The BNRGATE firewall was an impossible battlement. It was a particular delight for Mendax to telnet out from behind this firewall into the Internet. It was as if he was walking out from the castle, past the guards and well-defended turrets, over the drawbridge and the moat, into the town below.
The castle also offered the perfect protection for further hacking activities. Who could chase him? Even if someone managed to follow him through the convoluted routing system he might set up to pass through a half dozen computer systems, the pursuer would never get past the battlements. Mendax could just disappear behind the firewall. He could be any one of 60,000 NorTel employees on any one of 11,000 computer systems ..
The flat structure of the NorTel network created a good challenge since the only way to find out what was in a particular site, and its importance, was to invade the site itself. The International Subversive hackers spent hours most nights roving through the vast system. The next morning one of them might call another to share tales of the latest exploits or a good laugh about a particularly funny piece of pilfered email. They were in high spirits about their adventures.
Then, one balmy spring night, things changed.
Mendax logged into NMELH1 about 2.30 a.m. As usual, he began by checking the logs which showed what the system operators had been doing. Mendax did this to make sure the NorTel officials were not onto IS and were not, for example, tracing the telephone call.
Something was wrong. The logs showed that a NorTel system admin had stumbled upon one of their secret directories of files about an hour ago. Mendax couldn't figure out how he had found the files, but this was very serious. If the admin realised there was a hacker in the network he might call the AFP.
Mendax used the logs of the korn shell, called KSH, to secretly watch what the admin was doing. The korn shell records the history of certain user activities. Whenever the admin typed a command into the computer, the KSH stored what had been typed in the history file. Mendax accessed that file in such a way that every line typed by the admin appeared on his computer a split second later.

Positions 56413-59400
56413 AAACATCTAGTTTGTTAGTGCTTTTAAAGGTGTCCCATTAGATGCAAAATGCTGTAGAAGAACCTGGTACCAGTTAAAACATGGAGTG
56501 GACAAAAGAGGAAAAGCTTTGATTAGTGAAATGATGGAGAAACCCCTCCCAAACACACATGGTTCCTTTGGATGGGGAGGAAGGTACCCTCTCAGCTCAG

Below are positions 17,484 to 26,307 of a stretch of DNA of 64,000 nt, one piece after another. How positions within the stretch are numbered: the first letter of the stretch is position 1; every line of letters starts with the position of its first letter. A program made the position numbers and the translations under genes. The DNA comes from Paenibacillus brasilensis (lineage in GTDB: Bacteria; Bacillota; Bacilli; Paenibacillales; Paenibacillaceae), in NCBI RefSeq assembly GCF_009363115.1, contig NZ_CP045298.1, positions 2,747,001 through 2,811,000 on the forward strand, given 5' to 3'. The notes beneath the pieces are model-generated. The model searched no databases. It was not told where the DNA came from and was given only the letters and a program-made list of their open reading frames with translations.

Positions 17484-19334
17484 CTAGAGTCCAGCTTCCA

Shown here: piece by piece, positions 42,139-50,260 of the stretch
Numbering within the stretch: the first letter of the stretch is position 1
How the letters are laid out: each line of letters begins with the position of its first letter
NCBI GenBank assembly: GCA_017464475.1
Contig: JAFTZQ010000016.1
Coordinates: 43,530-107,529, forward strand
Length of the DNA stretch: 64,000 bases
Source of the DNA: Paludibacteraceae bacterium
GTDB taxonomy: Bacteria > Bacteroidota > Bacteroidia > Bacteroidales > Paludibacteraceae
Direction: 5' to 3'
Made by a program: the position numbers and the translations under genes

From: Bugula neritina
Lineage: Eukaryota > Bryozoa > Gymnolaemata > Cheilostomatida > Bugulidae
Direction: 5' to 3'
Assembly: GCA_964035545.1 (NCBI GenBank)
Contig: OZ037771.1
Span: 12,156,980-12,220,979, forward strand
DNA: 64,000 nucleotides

The admin began inspecting the system, perhaps looking for signs of an intruder. Mendax quietly deleted his incriminating directory. Not finding any additional clues, the admin decided to inspect the mysterious directory more closely. But the directory had disappeared. The admin couldn't believe his eyes .. There had been a suspicious-looking directory in his system and now it had simply vanished. Directories didn't just dissolve into thin air..
A hacker, the admin thought. A hacker must have been in the NorTel system and deleted the directory. Was he in the system now? The admin began looking at the routes into the system.
The admin was connected to the system from his home, but he wasn't using the same dial-up lines as the hacker. The admin was connected through Austpac, Telecom's commercial X.25 data network. Perhaps the hacker was also coming in through the X.25 connection.
Mendax watched the admin inspect all the system users coming on over the X.25 network. No sign of a hacker. Then the admin checked the logs to see who else might have logged on over the past half hour or so. Nothing there either.
The admin appeared to go idle for a few minutes. He was probably staring at his computer terminal in confusion. Good, thought Mendax. Stumped. Then the admin twigged. If he couldn't see the hacker's presence on-line, maybe he could see what he was doing on-line. What programs was the hacker running? The admin headed straight for the process list, which showed all the programs being run on the computer system.